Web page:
Symptoms of Pulmonary Arterial Hypertension

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The initial symptoms of pulmonary arterial hypertension are not usually very specific. This makes it easier for the disease to be confused with other diseases or to be diagnosed late.  

The most common symptoms are:

Person holding hands to neck, sweating, pale, unable to breathe, feeling short of breath, choking or breathlessness

Shortness of breath (dyspnoea) upon exertion.

A person who has just fainted or lost consciousness

Loss of consciousness during or after exertion..

Tired, sweating man


High heart rate o blood pressure


Swollen leg

Swelling caused by excess fluid (peripheral oedema).

Given the low specificity of these symptoms and their gradual appearance, it often takes time to make a diagnosis. The loss of consciousness and chest pain that appear when exercising indicates a limitation of cardiac flow (reducing the amount of blood that enters the heart). The risk factors associated with pulmonary arterial hypertension, as well as family history and the use of drugs should be considered.    

It is also important to establish to what extent the disease limits activities of daily living. For this reason, the modified New York Heart Association (NYHA) functional classification is used, which has prognostic and therapeutic utility in the clinical follow-up of patients.      

In the more advanced stages of the disease, signs and symptoms of right heart failure may appear, such as:  

  • Accumulation of fluid in the abdomen (ascites).
  • Marked prominence of the jugular vein at the level of the neck (jugular engorgement).  
  • Bluish discolouration of the skin and the nail bed (adherent connective tissue found under the nail that attaches to the finger) due to a lack of oxygenation of the blood (cyanosis).
  • Painless deformation of the tips of the fingers and nails (clubbing).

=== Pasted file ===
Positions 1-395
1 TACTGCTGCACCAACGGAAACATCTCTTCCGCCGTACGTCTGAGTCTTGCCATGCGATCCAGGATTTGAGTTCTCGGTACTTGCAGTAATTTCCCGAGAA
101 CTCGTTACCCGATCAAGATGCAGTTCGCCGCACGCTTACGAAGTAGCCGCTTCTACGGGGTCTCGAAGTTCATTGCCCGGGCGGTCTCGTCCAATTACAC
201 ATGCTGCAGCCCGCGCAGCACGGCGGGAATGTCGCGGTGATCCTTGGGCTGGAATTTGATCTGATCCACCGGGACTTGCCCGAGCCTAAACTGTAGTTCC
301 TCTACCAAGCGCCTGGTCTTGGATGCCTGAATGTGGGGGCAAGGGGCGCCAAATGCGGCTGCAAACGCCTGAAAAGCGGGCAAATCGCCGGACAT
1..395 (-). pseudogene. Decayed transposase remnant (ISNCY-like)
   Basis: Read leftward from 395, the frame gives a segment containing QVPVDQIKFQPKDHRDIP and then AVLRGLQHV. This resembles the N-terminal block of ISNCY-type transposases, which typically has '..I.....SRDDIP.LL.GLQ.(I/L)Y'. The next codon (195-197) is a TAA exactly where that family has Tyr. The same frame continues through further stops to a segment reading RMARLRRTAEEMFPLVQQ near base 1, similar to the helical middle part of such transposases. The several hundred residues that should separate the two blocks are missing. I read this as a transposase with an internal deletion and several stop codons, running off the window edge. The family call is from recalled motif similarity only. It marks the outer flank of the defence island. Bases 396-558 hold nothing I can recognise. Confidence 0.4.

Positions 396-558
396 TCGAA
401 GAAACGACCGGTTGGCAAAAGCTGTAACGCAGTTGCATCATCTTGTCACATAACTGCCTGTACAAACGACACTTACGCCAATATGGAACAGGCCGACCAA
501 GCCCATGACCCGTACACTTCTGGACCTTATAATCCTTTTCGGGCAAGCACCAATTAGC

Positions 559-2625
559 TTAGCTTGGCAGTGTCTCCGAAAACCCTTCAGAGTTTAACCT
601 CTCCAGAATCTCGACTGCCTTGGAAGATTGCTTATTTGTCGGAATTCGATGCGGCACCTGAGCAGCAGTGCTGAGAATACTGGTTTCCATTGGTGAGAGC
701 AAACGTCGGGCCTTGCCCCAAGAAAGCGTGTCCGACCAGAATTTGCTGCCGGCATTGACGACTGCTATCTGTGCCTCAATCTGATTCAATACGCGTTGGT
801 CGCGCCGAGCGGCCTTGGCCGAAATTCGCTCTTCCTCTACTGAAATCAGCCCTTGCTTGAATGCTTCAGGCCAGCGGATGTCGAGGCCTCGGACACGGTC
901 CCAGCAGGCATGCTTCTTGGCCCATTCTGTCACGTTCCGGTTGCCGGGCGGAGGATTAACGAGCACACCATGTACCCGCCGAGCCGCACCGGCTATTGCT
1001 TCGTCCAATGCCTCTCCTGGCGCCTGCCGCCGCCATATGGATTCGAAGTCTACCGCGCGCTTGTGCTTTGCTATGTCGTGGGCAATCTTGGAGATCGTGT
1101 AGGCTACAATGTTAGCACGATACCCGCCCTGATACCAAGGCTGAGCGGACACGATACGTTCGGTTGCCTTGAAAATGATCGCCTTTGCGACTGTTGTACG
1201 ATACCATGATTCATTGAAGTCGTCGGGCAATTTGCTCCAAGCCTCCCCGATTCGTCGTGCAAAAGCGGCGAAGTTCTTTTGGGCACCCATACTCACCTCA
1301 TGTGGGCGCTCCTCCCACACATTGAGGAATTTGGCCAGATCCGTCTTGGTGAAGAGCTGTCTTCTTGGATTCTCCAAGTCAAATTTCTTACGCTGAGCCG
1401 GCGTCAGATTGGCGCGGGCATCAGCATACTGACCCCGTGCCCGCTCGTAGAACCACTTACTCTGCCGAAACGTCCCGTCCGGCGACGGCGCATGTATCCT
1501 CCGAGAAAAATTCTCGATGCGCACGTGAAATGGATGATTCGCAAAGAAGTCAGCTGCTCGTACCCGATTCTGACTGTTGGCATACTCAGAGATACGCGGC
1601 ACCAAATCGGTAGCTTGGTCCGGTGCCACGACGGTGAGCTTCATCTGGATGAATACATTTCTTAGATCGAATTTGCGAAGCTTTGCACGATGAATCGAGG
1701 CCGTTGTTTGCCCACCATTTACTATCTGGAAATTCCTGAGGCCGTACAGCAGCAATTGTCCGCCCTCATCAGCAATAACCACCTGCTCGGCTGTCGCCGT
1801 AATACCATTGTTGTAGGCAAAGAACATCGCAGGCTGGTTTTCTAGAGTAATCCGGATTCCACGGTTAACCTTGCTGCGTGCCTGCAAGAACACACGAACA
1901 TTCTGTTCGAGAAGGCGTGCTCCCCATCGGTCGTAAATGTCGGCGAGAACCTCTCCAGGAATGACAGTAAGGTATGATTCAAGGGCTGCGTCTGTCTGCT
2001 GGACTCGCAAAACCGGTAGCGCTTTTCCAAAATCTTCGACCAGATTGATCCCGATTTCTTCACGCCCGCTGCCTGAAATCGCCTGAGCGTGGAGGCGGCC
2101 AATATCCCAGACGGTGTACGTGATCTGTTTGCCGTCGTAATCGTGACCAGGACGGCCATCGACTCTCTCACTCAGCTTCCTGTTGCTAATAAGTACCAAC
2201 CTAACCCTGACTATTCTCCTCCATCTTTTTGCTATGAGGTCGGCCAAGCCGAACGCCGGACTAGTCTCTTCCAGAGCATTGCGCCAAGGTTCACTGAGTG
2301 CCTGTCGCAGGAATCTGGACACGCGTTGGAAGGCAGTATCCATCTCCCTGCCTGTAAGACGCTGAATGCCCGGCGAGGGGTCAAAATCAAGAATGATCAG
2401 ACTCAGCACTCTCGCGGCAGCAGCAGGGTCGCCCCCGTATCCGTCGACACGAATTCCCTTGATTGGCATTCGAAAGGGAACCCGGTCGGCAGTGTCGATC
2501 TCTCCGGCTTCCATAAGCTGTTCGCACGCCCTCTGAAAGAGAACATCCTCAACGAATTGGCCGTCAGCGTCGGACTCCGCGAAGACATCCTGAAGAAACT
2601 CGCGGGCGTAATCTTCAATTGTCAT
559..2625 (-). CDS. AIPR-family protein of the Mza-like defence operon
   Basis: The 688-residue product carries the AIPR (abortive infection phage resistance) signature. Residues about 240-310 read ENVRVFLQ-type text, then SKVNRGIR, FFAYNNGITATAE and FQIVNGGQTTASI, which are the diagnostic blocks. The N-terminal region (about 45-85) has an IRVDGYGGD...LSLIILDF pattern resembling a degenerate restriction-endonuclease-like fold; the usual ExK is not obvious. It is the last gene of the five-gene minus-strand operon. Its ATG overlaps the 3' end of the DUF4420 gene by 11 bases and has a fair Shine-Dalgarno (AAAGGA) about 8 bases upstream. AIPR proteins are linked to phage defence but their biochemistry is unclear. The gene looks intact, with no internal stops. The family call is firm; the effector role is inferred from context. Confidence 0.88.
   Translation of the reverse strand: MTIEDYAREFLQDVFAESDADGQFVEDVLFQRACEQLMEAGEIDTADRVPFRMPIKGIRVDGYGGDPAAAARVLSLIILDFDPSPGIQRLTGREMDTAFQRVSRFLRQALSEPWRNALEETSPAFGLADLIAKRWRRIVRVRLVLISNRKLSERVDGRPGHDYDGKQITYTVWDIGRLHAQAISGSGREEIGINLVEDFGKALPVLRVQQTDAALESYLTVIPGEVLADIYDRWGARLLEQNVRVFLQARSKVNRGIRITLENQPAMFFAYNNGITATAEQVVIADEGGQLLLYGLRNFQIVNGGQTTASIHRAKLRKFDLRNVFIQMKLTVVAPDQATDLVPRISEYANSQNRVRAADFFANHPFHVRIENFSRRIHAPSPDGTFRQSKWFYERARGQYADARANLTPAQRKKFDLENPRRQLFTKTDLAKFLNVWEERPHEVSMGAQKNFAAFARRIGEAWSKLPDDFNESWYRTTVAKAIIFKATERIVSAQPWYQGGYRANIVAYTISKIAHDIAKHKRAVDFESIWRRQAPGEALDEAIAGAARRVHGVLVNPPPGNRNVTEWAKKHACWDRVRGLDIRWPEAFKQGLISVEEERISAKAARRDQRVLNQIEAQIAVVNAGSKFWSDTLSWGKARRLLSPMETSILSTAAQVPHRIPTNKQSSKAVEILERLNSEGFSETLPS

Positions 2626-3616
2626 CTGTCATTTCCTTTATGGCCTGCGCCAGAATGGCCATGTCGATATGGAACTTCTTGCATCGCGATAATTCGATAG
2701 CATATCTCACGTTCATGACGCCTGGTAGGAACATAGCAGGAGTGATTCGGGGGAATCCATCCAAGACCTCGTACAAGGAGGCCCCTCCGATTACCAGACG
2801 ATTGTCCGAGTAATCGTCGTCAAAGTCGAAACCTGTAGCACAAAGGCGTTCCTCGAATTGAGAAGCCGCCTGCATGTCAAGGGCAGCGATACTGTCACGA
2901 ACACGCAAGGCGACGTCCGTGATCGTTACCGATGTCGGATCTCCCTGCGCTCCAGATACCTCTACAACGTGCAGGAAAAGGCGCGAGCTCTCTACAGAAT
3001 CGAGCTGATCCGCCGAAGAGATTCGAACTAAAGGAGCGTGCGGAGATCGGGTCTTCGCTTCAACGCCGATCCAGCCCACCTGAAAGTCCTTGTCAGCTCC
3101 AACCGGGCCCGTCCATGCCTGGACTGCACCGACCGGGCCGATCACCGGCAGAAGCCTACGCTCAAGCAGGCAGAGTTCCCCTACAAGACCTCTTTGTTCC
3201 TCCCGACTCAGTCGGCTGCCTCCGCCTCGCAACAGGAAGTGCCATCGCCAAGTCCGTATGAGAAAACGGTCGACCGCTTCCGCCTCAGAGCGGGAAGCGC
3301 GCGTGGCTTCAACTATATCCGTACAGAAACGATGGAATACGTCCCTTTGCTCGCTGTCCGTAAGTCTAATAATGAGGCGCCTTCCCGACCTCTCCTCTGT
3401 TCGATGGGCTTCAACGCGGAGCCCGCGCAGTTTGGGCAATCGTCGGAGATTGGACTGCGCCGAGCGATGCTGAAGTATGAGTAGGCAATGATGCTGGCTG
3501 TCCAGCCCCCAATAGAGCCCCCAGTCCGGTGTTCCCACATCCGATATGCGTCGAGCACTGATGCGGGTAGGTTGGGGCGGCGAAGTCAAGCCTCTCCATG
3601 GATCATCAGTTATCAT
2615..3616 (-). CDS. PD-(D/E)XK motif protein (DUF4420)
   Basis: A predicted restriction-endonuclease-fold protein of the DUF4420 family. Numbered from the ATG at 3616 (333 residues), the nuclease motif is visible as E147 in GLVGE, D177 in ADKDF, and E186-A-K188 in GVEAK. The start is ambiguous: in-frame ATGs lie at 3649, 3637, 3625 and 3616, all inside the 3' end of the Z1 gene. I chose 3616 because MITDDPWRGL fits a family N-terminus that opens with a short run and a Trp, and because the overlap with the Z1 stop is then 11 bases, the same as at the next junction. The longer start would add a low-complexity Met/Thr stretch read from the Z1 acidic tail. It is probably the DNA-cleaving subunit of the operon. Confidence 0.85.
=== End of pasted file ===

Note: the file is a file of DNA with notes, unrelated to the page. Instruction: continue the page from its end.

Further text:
• Swelling of the ankles and legs due to fluid accumulation caused by poor heart function (malleolar oedema).

Shortness of breath (dyspnoea) is the most common symptom of pulmonary hypertension. The scale of the World Health Organisation (WHO) and the New York Heart Association (NYHA) are used to evaluate its severity and the capacity for physical activity of patients. There are 4 classes:

  • Functional Class (FC) I. Patients with PH who have no limitation in normal physical activity. Regular physical activity does not cause: increased dyspnoea or fatigue (tiredness), chest pain or loss of consciousness.  
  • Functional Class (FC) II. Patients with PH who have a slight limitation in normal physical activity. Normal physical activity leads to: increased dyspnoea, fatigue, chest pain or presyncope (loss of consciousness).
  • Functional Class (FC) III. Patients with PH and a very marked limitation of physical activity.  
  • Functional Class (FC) IV. Patients with PH who are unable to perform an activity and may show signs of right ventricular failure.

Substantiated information by:

Isabel Blanco Vich
Joan A. Barberà Mir

Published: 23 November 2021
Updated: 1 December 2021

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